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in his second discourse, where he is arguing against a fortuitous origin of the universe. “If a man should af firm that an ape, casually meeting with pen, ink, and paper, and falling to scribble, did happen to write exactly the Leviathan of Thomas Hobbes, would an atheist believe such a story?"

It was from the pulpit of St. Martin's Church, in London, that Bentley delivered his Boyle Lectures. The first was given on March 7, 1692. Bentley announces that his refutation of atheists will not be drawn from those sacred books which, in their eyes, possess no special authority; "but, however, there are other books extant, which they must needs allow of as proper evidence; even the mighty volumes of visible nature, and the everlasting tables of right reason; wherein, if they do not wilfully shut their eyes, they may read their own folly written by the finger of God, in a much plainer and more terrible sentence than Belshazzar's was by the hand upon the wall.”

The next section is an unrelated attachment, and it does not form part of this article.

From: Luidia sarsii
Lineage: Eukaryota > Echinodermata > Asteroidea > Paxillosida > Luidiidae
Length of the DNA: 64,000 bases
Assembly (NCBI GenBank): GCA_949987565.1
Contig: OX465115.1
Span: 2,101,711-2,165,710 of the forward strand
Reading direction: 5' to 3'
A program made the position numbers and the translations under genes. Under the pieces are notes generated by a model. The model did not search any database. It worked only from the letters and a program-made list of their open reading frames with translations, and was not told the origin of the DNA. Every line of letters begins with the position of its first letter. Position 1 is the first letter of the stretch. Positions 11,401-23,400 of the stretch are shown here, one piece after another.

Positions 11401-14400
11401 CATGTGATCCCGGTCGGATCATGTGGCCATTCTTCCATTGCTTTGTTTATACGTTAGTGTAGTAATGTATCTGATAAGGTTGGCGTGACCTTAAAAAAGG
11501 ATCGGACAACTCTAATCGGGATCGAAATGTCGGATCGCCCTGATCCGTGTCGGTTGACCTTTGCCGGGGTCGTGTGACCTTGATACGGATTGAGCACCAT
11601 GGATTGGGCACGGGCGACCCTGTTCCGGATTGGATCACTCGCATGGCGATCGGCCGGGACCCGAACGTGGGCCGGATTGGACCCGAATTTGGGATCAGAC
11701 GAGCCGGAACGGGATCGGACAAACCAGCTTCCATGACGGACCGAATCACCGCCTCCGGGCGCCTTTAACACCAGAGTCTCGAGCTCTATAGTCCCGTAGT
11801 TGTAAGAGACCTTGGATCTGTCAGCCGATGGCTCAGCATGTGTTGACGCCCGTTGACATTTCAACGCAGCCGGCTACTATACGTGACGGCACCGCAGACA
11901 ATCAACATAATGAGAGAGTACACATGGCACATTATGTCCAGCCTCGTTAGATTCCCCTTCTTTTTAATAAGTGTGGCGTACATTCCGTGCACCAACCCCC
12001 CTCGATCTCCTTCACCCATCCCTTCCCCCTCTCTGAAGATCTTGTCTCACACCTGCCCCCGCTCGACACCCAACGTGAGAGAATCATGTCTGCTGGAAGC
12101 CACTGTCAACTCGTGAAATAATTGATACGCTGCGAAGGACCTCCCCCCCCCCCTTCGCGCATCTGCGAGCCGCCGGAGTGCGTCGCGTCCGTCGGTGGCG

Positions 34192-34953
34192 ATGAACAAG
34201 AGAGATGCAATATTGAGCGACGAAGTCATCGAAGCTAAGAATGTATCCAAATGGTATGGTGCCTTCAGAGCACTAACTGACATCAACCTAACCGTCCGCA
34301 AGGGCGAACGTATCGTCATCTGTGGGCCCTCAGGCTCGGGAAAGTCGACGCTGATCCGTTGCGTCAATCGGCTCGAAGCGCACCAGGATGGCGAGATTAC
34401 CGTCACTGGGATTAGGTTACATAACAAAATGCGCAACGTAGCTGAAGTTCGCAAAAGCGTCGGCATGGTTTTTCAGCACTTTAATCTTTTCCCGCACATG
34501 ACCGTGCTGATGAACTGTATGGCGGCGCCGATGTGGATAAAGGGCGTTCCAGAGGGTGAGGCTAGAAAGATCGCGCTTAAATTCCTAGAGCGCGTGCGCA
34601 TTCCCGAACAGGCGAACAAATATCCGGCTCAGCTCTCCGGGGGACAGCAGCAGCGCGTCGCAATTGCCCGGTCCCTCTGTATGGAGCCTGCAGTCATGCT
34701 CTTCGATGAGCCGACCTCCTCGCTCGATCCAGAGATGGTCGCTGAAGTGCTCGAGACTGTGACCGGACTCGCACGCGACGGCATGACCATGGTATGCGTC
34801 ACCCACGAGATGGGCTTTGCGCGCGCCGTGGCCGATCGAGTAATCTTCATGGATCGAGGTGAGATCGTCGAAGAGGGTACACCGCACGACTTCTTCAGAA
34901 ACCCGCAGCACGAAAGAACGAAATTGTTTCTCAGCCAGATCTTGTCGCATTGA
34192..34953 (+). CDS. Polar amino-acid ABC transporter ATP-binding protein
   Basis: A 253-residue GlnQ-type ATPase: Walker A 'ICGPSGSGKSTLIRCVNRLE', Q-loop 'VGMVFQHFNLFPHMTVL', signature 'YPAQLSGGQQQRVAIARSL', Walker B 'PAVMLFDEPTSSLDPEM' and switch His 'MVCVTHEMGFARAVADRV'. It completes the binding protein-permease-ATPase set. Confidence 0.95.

In choosing this ground Bentley was following a recent example. Richard Cumberland, afterwards Bishop of Peterborough, had published in 1672 his “Philosophical Disquisition on the Laws of Nature" — arguing, against the school of Hobbes, that certain immutable principles of moral choice are inherent in the nature of things and in the mind of man. He purposely refrains, however, from appealing to Scripture: the testimony which Cumberland invokes is that of recent science, mathematical or physiological—of Descartes and Huygens, of Willis or Harvey. It is characteristic of Bentley that he chose to draw his weapons from the same armoury. He was already a disciple of strictly theological learning. But in this field, as in others, he declined to use authority as a refuge from logical encounter.